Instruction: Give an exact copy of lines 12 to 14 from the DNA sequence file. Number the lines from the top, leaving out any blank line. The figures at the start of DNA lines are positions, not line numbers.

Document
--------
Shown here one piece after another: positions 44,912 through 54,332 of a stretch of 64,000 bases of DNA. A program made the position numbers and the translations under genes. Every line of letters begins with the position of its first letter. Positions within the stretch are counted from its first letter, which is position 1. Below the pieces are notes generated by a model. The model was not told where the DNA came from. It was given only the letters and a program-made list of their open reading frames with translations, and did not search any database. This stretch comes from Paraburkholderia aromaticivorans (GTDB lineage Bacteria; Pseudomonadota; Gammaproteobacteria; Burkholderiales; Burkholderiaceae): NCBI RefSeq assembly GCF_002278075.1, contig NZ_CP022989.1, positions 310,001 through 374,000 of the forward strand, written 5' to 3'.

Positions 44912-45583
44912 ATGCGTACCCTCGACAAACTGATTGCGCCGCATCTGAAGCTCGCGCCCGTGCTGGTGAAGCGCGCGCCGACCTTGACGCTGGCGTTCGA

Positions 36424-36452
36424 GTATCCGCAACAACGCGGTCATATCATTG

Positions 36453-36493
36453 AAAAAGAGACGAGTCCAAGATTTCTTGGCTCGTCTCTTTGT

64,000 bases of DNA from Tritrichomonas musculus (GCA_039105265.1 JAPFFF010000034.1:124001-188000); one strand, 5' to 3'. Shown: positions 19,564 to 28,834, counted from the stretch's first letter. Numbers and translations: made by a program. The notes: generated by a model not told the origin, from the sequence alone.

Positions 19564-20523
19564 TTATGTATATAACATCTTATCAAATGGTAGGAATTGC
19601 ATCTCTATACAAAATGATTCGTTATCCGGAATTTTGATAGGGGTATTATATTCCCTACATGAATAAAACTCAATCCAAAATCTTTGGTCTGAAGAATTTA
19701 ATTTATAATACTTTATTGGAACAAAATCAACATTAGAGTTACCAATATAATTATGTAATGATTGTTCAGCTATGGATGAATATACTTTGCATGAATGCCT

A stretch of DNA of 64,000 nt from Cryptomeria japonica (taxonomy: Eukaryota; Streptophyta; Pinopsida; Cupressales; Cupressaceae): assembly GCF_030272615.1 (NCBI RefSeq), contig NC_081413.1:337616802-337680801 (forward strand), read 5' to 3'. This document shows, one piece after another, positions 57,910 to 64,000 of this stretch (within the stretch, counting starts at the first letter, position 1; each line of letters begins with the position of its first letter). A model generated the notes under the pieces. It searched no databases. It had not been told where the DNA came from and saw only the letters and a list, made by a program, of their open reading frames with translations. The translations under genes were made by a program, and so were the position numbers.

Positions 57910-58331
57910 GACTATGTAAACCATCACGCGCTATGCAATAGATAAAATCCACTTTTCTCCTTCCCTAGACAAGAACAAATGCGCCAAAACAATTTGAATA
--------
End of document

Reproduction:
19701 ATTTATAATACTTTATTGGAACAAAATCAACATTAGAGTTACCAATATAATTATGTAATGATTGTTCAGCTATGGATGAATATACTTTGCATGAATGCCT

A stretch of DNA of 64,000 nt from Cryptomeria japonica (taxonomy: Eukaryota; Streptophyta; Pinopsida; Cupressales; Cupressaceae): assembly GCF_030272615.1 (NCBI RefSeq), contig NC_081413.1:337616802-337680801 (forward strand), read 5' to 3'. This document shows, one piece after another, positions 57,910 to 64,000 of this stretch (within the stretch, counting starts at the first letter, position 1; each line of letters begins with the position of its first letter). A model generated the notes under the pieces. It searched no databases. It had not been told where the DNA came from and saw only the letters and a list, made by a program, of their open reading frames with translations. The translations under genes were made by a program, and so were the position numbers.

Positions 57910-58331